Warren G. Harris
Warren G. Harris on March 3, 2006 at 12:57 pm

According to a report in The New York Times, the Kenmore first opened as a Cineplex Odeon four-screener on May 20, 1988, with a total seating capacity of 2,420. The theatre had closed in 1987 for the sub-division, which retained some of Eugene DeRosa’s original Adam-style decor, including the 60-foot wide dome of the auditorium ceiling. The NYT also reported that the Kenmore opened in 1928 with 3,025 seats, and dropped vaudeville from its programs in 1932.

AlAlvarez
AlAlvarez on February 28, 2006 at 8:41 am

Sorry for the delay on this, br. When I left NY, little work had been done that could damage the Kenmore interior aside from that associated with the thankfully rather cheap quading efforts. The chandelier was intact and most auditorium features were worn but otherwise untouched. The lobby mirror wall was intact and the balcony level trimings were still impressive aside from the occassional bullet hole. Aside from some the corridor dry wall coverings (a Cineplex Odeon norm here and at the Met) which allowed elements behind to remain, the place was quite delicately refurbished. The upstairs lobby ceilings were worn though beautifully intricate but the bathrooms were all beat to death. A massive (and scary) basement and backstage area remained with some dressing rooms. The coal furnace was still being fed by human hands and serviced by a coal shoot from the sidewalk.

I am not sure what damage has been done since, but I can assure you Cineplex Odeon did little harm. For all their faux marble crimes in Manhattan, their Brooklyn conversions were generally reseating and cleaning if only for cost reasons.

BobFurmanek
BobFurmanek on February 23, 2006 at 5:28 pm

To promote his new film “The Ladies Man,” Jerry Lewis appeared on stage at this theater on July 13, 1961.

Bway
Bway on October 20, 2005 at 2:09 pm

Here’s a photo of the Kenmore in the 50’s…Marilyn Monroe on the Marquee:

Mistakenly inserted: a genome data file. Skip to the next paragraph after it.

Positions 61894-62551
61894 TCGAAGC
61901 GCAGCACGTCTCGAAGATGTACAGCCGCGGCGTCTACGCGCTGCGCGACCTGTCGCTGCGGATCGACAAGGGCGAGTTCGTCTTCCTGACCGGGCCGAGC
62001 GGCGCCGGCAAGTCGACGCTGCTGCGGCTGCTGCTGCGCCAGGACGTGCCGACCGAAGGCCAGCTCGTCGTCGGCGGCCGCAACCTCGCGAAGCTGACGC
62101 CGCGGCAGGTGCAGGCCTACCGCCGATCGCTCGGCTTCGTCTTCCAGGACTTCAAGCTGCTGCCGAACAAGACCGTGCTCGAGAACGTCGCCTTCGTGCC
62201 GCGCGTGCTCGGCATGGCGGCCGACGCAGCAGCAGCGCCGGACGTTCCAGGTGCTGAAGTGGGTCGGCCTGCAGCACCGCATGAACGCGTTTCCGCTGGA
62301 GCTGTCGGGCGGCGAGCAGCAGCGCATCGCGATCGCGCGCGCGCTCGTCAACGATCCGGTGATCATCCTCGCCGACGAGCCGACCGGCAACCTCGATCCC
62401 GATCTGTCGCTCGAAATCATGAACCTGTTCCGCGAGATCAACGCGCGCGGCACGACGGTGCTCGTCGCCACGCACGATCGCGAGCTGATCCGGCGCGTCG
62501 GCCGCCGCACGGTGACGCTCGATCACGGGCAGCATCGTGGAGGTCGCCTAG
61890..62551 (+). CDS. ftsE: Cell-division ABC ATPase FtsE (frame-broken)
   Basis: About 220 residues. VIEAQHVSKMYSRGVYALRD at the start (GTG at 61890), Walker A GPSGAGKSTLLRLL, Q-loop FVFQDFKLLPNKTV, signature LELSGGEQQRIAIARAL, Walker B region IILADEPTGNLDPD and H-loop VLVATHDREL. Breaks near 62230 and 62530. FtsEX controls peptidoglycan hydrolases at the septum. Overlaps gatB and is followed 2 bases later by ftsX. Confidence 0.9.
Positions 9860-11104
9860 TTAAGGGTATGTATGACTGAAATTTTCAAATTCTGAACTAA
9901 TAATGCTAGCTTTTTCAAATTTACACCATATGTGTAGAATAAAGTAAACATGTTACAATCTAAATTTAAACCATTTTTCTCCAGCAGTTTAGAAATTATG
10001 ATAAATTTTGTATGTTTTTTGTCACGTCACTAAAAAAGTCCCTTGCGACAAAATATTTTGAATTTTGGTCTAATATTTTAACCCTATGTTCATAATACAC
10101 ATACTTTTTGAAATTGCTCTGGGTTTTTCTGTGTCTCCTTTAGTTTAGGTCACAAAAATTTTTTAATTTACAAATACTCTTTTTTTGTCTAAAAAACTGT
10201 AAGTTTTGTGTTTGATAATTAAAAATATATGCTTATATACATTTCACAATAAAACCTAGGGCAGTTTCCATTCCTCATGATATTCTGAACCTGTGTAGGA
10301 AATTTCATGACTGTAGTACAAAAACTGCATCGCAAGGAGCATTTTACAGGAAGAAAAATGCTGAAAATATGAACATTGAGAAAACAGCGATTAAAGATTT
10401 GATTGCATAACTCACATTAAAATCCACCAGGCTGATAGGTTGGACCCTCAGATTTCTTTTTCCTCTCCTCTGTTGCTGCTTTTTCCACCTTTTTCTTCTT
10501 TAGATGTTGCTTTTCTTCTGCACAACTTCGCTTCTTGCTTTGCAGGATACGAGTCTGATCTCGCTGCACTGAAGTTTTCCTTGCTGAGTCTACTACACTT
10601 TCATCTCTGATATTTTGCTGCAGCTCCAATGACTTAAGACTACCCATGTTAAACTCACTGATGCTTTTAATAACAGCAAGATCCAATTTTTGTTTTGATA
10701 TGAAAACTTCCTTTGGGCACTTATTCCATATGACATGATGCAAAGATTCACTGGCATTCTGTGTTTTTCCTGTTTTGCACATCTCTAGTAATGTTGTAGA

http://www.davesrailpix.com/nyc/htm/bqt426.htm

uncleal923
uncleal923 on October 13, 2005 at 1:12 am

Other than the marquis, is there any sign of the theater? I mean is there anything in that Modell’s that hints there was a movie house there?

RobertR
RobertR on October 12, 2005 at 10:40 pm

“Oceans 11” played here on the RKO neighborhood run in 1960.
View link

br91975
br91975 on July 8, 2005 at 10:36 pm

Thank you from me as well, Warren, for that photograph. I know you probably won’t respond to this compliment, but I’m sure I don’t speak alone in stating you’re one of the most valued contributors to this site.

From those who attended the Kenmore in the ‘80s (such as yourself, Al) and the '90s, how many of its original architectural elements remained, post-multiplexing and after becoming a Cineplex Odeon property and do any still exist in its current incarnation as a Modell’s Sporting Goods store? I thought I read it had been, at best, mostly gutted, but would be grateful for some confirmation.

RobertR
RobertR on July 8, 2005 at 9:47 pm

Hard to believe “Hamlet” once played here.
View link

AlAlvarez
AlAlvarez on July 8, 2005 at 9:22 pm

Thanks Warren.

Your photo has thrown me into time travel mode like no sci-fi movie ever could. Having “dealt” with Kenmore for many years in the nasty eighties I knew it had a grand past but one single image and the eighties are now gone. This one familiar, yet foreign, image means all the world to me. Thank you and Cinema Treasures for bringing this bullet holed crackhouse back to life. It’s the stuff dreams are made of.

jays
jays on July 8, 2005 at 9:02 pm

Thanks Warren for that photo in my lifetime i’ve never experienced this theatre as a single screen.

jays
jays on July 8, 2005 at 9:02 pm

Thanks Warren for that photo in my lifetime i’ve never experienced this theatre as a single screen.

Warren G. Harris
Warren G. Harris on July 7, 2005 at 12:21 pm

Here is an image of the Kenmore’s original auditorium and some of its famous side wall murals:
www.i8.photobucket.com/albums/a18/Warrengwhiz/c02024b1.jpg

uncleal923
uncleal923 on June 21, 2005 at 1:50 am

That was a nice theater, I recall sitting in the balcony with kids from my school and watching ‘Finian’s Rainbow’. I guess I should be thankful I left Brooklyn in the middle 70s insofar as movie houses. I would not want to see those things multiplexed.

Theaterat
Theaterat on June 18, 2005 at 4:18 pm

Gustavelifting… The Kenmore was a very nice theater until the mid 70s. I only went there a half dozen times and remember it somewhat well. Glad I never went there after it was `plexed. I did not need to risk my life to see a movie!

uncleal923
uncleal923 on June 17, 2005 at 12:36 am

It was a single screen theater at first, which was great. It was multiplexed, which I am glad I did not see. Then finally, the worst, it became a Modells Sporting Goods Store. The Kenmore was great.